However, it is my “flesh”, ie…the corruptible shell… that tends to crave all that is unhealthy and I have a sneaking suspicion that nothing on my list — except perhaps the peaches and asparagus — will make it onto the menu, but then because of what has happened to the rest of me, I won’t care.

    But it’s still fun to dream, ain’t it?

  7. Ted


    I guess that’s my question . . . is it correct (biblical) to think of the “flesh” as a “shell”? Doesn’t the use of the term “shell” suggest that the “real me” is inside the “shell”? And isn’t that the core of gnosticism, namely that salvation is the release of the “real me” (the spirit/soul) from the flesh? Doesn’t Scripture teach that the so-called shell is in fact me, every bit as much as the spirit?

    And, along the same lines, does the term “flesh” in Scripture really refer to the skin and bones, or is it symbolic of the sinful me? In other words, isn’t my spirit/soul as corrupted by sin as my body? Isn’t all of me corrupted by sin?

    BTW, I’m looking for the nearest Outback in “heaven”. (Speaking of heaven, is it wrongheaded to constantly use “heaven” for the location of eternal bliss, when Scripture teaches that eternity will be spent on a new earth?)

  8. Jonathan Charles

    I believer that the New Jerusalem descending out of heaven to earth means that heaven and earth will all become “heaven.” I think I got that out or Robert Mounce’s commentary.

  9. Ted


    But 2 Peter 3:13 says we are looking for a new heaven and a new earth. Seems to be two different things, and seems to clearly parallel the language from Genesis 1:1. And Romans 8:21 says that creation is waiting for the day when it is set free from the curse. Isn’t this what is spoken of in Rev 21:5 when God says He will make all things new? In other words, the earth will be renewed. He’s not renewing heaven. He’s renewing earth so we can live there. And Rev 21:2 says the New Jerusalem will “come down out of heaven,” not that the earth will become heaven. And how is Israel going to get the Promised Land for an “everlasting possession” (Gen 17:8, 13:15) if they’re living in heaven? Plus, isn’t the whole point of having resurrected bodies the fact that bodies are needed for life on earth?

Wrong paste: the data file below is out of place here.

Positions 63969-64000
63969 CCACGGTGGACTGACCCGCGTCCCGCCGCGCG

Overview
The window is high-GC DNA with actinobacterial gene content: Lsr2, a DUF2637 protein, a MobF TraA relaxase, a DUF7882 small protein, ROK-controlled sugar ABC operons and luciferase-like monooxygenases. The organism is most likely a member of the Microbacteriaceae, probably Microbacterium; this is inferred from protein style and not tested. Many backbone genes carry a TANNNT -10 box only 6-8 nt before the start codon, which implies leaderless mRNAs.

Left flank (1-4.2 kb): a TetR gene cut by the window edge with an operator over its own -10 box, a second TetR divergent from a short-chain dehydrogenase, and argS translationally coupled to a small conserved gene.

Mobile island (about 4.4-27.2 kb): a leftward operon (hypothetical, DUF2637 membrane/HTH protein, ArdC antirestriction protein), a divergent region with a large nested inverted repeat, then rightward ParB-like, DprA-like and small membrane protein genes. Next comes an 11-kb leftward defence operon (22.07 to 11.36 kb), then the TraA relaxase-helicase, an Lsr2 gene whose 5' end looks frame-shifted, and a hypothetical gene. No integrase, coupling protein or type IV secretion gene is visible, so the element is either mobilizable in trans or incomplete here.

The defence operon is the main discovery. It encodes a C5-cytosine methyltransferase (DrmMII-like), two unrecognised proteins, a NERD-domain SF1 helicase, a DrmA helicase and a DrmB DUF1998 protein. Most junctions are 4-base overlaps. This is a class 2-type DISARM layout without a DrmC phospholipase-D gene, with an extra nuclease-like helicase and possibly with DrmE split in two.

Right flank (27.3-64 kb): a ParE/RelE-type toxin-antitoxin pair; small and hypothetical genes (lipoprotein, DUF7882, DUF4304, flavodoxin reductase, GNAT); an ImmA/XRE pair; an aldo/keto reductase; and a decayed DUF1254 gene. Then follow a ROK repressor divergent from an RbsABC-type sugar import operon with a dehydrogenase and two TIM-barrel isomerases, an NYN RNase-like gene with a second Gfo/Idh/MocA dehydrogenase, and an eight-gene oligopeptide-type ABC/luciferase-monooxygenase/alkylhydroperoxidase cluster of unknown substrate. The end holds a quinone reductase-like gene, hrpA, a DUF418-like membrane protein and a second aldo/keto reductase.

If Mounce means that the new earth will be perfect like heaven is now, then fair enough. But I’m not clear on what is gained by referring to the new earth as “heaven.” Why not just call it what Scripture calls it — the new earth.

  10. Yekwanaman

    I enjoyed your blog. Found you through Rodney Price’s blog. He trained and mentored me for ministry back in the early 80′s

    I will test your knowledge of the low country of the Carolinas.

    The dish I want is Frogmore stew. When I eat that I feel like I am almost in heaven already.

  11. Mark Harrell


    You got it dude. Gen. 1:1 says, “In the beginning God created the heaven (singular in the preserved text) and earth. Currently there are 3 heavens. There will come a day (Rev. 21:1) that heaven shall be singular once again; God will have completely dealt with the mystery of iniquity. The New Jerusalem will be the capital of the uncorrupted universe (the playgroud of the saints).


  12. Mark Harrell


    The real me is the soul, the spirit was made alive at the moment I received Christ as my personal savior, and the body was made corruptible by sin (Adam’s sin). We are meant to be a tricotomy and reflect the Godhead. One day we will reflect the Trinity in perfection (because of the atonement of Christ).

    Gnosticism teaches thwhole physical body is sinful, and that the true spirit self can one day attain a god status. They believe Jesus only came to show us how to release ourselves from our corrupted bodies — hence — they believe the resurrecton of Christ was only spiritual. Watch Pan’s Labyrinth for a how to on gnosticism.